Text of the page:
How nearly $30 million in lottery money has been distributed in effort to connect all Coloradans to a park or trail |

How nearly $30 million in lottery money has been distributed in effort to connect all Coloradans to a park or trail

The Colorado the Beautiful initiative — kicked off under John Hickenlooper — is celebrating three years as Gov. Polis seeks to expand opportunities for a wider range of Coloradans.

The city continues to work to extend the Yampa RiverCore Trail on both sides of the city.
John F. Russell

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Great Outdoors Colorado has distributed close to $30 million for regional trails across the state in the three years since former Gov. John Hickenlooper announced Colorado the Beautiful, his plan to connect every state resident with a park or trail.

GOCO’s “Connect Initiative” grants — mostly lottery proceeds distributed through Colorado Parks and Wildlife — have helped communities plan, carve, pave and link trails across the state and the trail party seems to be continuing under Gov. Jared Polis.

Last fall the Colorado Parks and Wildlife Commission distributed 11 Colorado the Beautiful grants totaling $4.75 million, with $4 million coming from GOCO and $750,000 from the federal Land and Water Conservation Fund. Five of the grants went toward Hickenlooper’s “16 for 2016” high-priority trails. Another $3 million is slated for trail grants this summer.

Polis wants the Department of Natural Resources to expand public access for recreation, hunting and fishing on public lands as well as provide more opportunities on public lands to a wider range of Coloradans.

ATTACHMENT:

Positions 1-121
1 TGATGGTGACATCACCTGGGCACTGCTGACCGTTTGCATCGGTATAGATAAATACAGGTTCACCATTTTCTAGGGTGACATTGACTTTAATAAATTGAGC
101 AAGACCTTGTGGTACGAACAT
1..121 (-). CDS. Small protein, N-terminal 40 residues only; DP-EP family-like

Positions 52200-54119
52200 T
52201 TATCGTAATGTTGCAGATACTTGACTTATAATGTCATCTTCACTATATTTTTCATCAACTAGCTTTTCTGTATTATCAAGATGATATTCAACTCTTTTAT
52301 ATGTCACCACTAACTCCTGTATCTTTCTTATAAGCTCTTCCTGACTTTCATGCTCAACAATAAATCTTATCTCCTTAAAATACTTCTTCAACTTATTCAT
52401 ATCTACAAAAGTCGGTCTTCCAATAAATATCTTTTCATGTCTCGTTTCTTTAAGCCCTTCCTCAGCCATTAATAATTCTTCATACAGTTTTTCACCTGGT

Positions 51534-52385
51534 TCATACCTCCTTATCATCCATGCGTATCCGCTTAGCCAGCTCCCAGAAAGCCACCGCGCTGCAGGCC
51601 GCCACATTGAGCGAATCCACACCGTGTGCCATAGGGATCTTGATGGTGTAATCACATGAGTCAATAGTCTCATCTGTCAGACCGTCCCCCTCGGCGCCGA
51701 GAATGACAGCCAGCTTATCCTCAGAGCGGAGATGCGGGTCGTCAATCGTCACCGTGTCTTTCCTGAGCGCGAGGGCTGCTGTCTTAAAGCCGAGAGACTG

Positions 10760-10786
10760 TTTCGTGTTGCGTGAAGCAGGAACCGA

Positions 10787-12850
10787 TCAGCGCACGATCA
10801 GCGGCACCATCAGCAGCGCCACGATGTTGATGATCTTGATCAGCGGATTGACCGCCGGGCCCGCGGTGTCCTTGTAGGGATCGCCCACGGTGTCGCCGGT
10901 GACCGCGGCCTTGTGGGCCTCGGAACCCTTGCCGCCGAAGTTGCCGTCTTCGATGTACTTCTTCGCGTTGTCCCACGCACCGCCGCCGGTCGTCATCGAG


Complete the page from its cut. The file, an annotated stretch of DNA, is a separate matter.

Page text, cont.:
“Completing existing projects and working with stakeholders on future trail and access projects are a key component of this new priority,” said department spokesman Chris Arend.

Another goal for the department is to develop sustainable funding sources for Colorado Parks and Wildlife, which supports itself largely through park passes, camping permits and hunting and fishing license fees.

Last year Colorado lawmakers gave the wildlife commission the ability to raise those fees, which allows the agency to catch up on deferred maintenance and budget cuts after years of declining revenues.

But the fee increase alone is not enough. In December, the agency released the Colorado Parks and Wildlife Future Funding Study, which analyzed a host of possible strategies for increasing revenues. Those included a general sales tax, a sales or excise tax on outdoor gear, vehicle registration fees and fees for mountain bikes and non-motorized boats like kayaks.

Colorado Parks and Wildlife will soon start asking the public to vet these ideas at meetings across the state, with the goal of bolstering the agency’s relevance beyond its longtime supporters in the hunting and fishing community. That could involve enlisting the financial support of hikers and bicyclists who use all these new trails.

GOCO, which was established by a voter-approved constitutional amendment in 1992, is generally immune to shifting political winds. The lottery funded agency also is driven by the priorities of communities that apply for grant support and raise matching funds.

And the priorities have been pretty consistent over the years, GOCO executive director Chris Castillian said. “Trails are a huge priority for a lot of our rural communities, not only as connectors but as economic engines.”

The role of trails differs across Colorado’s rural communities. For pioneering trail towns like Fruita, it’s time for trails to spin from town to the vast singletrack networks that have made the town a mountain biking destination.

For Montrose, it’s time to connect trails and parks along the city’s Uncompahgre River to its recreation center and different neighborhoods. For newcomers like Del Norte, it’s time to assemble a loose collection of singletrack on public lands around town into a cohesive system of trails that could entice pedaling visitors to come spend a few days.  

“For towns that have been reliant on a boom-bust natural resource economy, having a more consistent and stable revenue opportunity through outdoor recreation can be transformative,” Castilian said. “This isn’t just about tourism, but economic development. And a lot of it starts with a trail.”


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